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Vilsack announces investment in young, beginning farmers 145474Vilsack announces investment in young, beginning farmers

Vilsack also announces plan to hold conversations about what beginning farmers need to get into agriculture.

Janet Kubat Willette

August 18, 2016

5 Min Read

Agriculture Secretary Tom Vilsack looked ahead and backward in a Wednesday press conference where he announced an additional investment in beginning farmers.

Vilsack, who has served as agriculture secretary during the entire Obama administration, said USDA has set up a framework to invite new people into the business of farming. It’s important to attract new people to farming as the average age of American farmers is 58.

Related: USDA designs new web tool for beginning farmers and ranchers


“We have set up the framework and foundation for inviting new people into the business of farming. If you saw the table that I talked to today and you’d gone back eight years and had a similar conversation, there would have been a significantly different looking table and a significantly different conversation,” Vilsack said in a conference call after a meeting in Iowa.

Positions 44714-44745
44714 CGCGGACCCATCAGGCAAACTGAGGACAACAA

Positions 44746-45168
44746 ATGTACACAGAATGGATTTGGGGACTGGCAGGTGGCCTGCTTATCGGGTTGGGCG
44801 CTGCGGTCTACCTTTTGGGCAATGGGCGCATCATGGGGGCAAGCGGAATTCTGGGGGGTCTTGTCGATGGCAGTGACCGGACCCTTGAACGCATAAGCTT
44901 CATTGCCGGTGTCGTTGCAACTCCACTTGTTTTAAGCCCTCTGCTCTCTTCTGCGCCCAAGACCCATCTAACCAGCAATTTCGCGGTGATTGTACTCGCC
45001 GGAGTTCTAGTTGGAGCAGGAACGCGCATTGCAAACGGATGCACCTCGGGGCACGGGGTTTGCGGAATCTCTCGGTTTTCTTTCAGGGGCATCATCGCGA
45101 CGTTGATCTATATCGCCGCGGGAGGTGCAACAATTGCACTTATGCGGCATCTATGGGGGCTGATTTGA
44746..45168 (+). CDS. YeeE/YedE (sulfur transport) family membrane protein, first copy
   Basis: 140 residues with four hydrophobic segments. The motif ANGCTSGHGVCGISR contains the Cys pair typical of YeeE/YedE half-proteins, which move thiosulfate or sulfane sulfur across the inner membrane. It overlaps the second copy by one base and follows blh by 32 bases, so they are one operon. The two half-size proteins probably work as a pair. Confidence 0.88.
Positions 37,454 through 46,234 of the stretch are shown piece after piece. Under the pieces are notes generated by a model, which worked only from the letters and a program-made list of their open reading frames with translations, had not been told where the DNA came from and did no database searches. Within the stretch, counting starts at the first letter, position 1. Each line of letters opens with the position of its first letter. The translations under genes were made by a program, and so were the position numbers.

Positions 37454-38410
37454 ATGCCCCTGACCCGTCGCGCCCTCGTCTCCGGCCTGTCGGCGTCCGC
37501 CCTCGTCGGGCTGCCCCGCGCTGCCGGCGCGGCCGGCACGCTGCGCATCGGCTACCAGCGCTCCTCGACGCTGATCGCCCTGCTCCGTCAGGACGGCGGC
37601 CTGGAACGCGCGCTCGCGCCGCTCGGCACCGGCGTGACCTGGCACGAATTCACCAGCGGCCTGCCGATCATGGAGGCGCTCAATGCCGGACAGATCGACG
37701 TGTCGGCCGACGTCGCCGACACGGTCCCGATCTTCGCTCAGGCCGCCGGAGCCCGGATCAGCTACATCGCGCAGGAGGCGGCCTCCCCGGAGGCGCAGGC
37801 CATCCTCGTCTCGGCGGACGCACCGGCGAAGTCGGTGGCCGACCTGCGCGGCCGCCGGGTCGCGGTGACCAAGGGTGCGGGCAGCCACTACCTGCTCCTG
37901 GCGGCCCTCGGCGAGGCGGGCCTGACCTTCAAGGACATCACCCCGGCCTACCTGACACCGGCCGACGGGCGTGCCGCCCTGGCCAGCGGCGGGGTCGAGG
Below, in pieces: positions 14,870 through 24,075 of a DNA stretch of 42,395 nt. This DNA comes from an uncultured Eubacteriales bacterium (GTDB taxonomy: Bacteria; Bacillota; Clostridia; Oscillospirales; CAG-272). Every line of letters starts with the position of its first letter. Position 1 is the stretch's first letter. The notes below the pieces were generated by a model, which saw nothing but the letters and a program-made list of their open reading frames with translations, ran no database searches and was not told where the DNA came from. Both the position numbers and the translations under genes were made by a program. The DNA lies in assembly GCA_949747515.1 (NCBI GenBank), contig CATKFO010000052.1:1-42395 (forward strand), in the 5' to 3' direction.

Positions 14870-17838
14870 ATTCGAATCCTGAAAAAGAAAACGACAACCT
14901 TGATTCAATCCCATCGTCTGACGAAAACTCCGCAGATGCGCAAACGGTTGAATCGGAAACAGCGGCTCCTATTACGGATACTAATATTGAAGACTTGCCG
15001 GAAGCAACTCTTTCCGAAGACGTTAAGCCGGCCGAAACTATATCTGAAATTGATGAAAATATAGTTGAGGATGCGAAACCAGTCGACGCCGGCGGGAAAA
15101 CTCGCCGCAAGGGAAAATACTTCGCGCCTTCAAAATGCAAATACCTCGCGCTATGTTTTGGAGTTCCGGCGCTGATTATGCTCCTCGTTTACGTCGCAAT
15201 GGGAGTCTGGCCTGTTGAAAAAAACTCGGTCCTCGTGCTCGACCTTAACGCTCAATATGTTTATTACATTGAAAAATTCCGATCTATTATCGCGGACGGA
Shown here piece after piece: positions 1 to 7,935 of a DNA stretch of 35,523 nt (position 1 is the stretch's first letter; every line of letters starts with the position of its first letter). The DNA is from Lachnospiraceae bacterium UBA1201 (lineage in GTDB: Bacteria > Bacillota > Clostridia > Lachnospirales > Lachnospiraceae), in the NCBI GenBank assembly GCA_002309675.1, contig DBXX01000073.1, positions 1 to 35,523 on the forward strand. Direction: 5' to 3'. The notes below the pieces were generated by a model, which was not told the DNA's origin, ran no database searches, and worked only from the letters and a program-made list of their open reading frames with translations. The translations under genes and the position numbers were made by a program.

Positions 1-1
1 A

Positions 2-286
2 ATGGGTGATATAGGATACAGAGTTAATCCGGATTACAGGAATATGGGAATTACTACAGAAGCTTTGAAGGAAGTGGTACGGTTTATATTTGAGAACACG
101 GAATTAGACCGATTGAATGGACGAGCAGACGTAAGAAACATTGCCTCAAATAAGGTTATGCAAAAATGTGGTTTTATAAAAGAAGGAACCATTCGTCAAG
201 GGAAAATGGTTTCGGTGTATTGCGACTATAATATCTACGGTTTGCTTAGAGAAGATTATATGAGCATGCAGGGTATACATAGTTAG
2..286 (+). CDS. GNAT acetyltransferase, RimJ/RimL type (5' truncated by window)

“The conversation today was not how difficult the challenges are, it was a conversation of we’re excited, we’re interested, we’re passionate. There are opportunities, there are things we’d like to see changed, there are things we’d like to see better, there’s more technical assistance we need,” he said “We want to be advocates, we want to be out there articulating and advocating for farming. It was a completely different conversation than we would have had eight years ago.